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NUGÆ METRICS.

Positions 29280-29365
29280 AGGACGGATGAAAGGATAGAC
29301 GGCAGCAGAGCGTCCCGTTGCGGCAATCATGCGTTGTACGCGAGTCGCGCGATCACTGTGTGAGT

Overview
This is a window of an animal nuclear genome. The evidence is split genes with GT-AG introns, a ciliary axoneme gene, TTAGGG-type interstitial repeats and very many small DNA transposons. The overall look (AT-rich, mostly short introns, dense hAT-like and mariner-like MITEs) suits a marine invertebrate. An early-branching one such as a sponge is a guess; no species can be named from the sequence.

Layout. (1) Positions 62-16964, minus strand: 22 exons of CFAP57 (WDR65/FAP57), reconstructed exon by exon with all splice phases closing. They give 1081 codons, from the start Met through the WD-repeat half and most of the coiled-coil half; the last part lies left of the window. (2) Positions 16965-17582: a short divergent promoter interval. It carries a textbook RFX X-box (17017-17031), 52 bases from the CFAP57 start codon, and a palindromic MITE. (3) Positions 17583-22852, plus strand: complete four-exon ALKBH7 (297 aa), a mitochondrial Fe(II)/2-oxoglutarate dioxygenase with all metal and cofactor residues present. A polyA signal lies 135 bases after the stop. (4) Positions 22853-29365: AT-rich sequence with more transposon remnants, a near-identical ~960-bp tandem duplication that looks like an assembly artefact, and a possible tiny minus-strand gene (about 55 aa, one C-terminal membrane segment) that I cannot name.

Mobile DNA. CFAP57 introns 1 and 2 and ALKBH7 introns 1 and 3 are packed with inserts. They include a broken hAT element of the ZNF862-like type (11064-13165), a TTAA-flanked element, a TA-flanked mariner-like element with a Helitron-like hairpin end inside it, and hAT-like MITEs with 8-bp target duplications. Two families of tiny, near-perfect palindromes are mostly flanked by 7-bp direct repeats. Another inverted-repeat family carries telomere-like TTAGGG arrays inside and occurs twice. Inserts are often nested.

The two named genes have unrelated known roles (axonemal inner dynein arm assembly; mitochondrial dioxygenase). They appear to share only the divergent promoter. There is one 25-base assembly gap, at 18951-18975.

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NUGÆ METRICS. EPITAPH WRITTEN BY A HUSBAND ON HIS WIFE. Thou wast too sood to stay on earth with me, And I not good enough to go with thee. Eriperi", tu sancta satis succedere cœlo,- Me miserum! tecum non meruisse mori.-H.\LFORD. ■ • EPITAPH ON AN INFANT.-COLBIUDGB, Ero sin could blight or sorrow fade, Death came with friendly care, To heav'n the opening 1IUd convey'd, And bade it blossom there. Ante nefas gemmm quam decussisset honoreni, Aut possent curm surripuisse decus, Leniter ad coelum farili murs transtu1ít ictu, Inque suo jussit sese aperire solo.-Ibid, ♦ EPIGRAM. The envious snows came down in haste, To prove her neck less fair- But when they found themselves surpass'd Dissolv'd into a tear. Invifla nix alpina Chloes candoris in ipsum Descendit nudum pnecipitata sinum, Tum victæ, aspectu, quin O! quin cedimus, aiuut- Contiuuo 1n bcrymas dissoluere nives.-Ibid. ENGLISH ORTHOGRAPHY. [The following clever lines will convev to the uninitiated some idea of the curious state of our incongruous orthography. They strikingly show what must be the effect upon the minds of foreigners (upon whom, it has been well observed, we have no mercy) of those monstrous anomalies of which we remain in blissful ignorance, upon the principle that" use is second na- ture," and that" man is a bundle of Ilabits.Scelle: the play-ground of a school, where orthography is taught; or, ac- cording to Lindley Murray, "the jmt ;) method of spelling words." 'Twas a fine winter's day their breakfast was done, And the boys were disposed to enjoy some good fone Sam Sprightly observed, "Tis but just half-past eigbt, And there's more time for play than when breakfast is leight: And so I propose, that as cold is the morning, "We'll keep ourselves wann at the game of stag-worping. I'm stag!"—With his hand in his waistcoat he's off, And his playmates are dodging him round the pump troff. Sam's active; but still their alertness is such, It was not very soon that e'en one he could tueh. The captive's assailed by jokes, buffets, and laughter, By a host of blithe boys quickly following auqhter But join'd hand in hand, their forces are double. Nor for jokes, noT for buffetings care they a bouble. All's activity now, for high is the sport, Reinforcpments arrive from the shed and shed cort. More are caught, and their places they straightway assign At the middle or end of the lengthening lign; To break in some push with both shoulder and thigh, But so finn is the hold that vainly they trigh. Oh 'tis broken at last! now scamper the whole, To escape their pursuers and get to the gole; All are caught now, but one, of the juvenile hosts, And he, a proud hero, vaingloriously bOlts; But hark the clock strikes and then, by the rules, They must quickly collect for their several schules W e'llleave them awhile at their books and their sums, And join them again when the afternoon cums. » Now dinner is over; Sam Sprightly, says he, •' Let us form a good party for cricket at thre." Says Joseph, "I wish you'd begin it at two, Tor after our dinner I've nothing to dwo." At length they agreed to meet punctual at four. On the green, just in front of number one dour And they thought they should muster not less than a scour. Sam goes on recruit; Will you join us, my hearty 1" *• Yes." says Richard, I'll gladly make one of the pearty." Come, join V Joseph languidly said, I can't, for I've got such a pain in my haid; I think I should find myself better in baid." There's Alfred," says Sam, "I know he will choose; I'm sure he won't like such a pleasure to loo8e "And go with us 1" "No! asking your pardon, I'd rather by far go work in the gardon For there we get pay; perhaps a nice root, Or, what I like better, a handful of froot; So you'll not enlist me-I'm not a reCToot!" There's Charles but, alas, poor unfortunate wight, He's confined in the lodge; he regretted it quight. But though Frank has a lesson of grammar to learn, He will set it aside, not miss such a team. Some join in the party; but some are too busy; One does not like cricket, it makes him so dU8Y But now, there's enough so. says Sam, my boys, Just listen tome, and don't make such a nOY8 The High-field's the place; and, I do not despair, If the teachers we ask, they will let us play thair. So while I get the bats and the ball, I propose That Thomas, or Richard, or somebody g08e And presents our requests making this a condition, We'll all be good boys if they grant us permition." the ball and the bats only look, what a beauty -Well, Tom, what reply from the master on deaughty ?" Oh, right-that is capital news Indeed, I knew well they would never refew8." So now they're at play; and, I think you've enough Of such spelling, such rhyming, such whimsical stough And, therefore, lest you 'gainst my verse should inveigh, I'll bid you farewell, leaving them to their pleigh.

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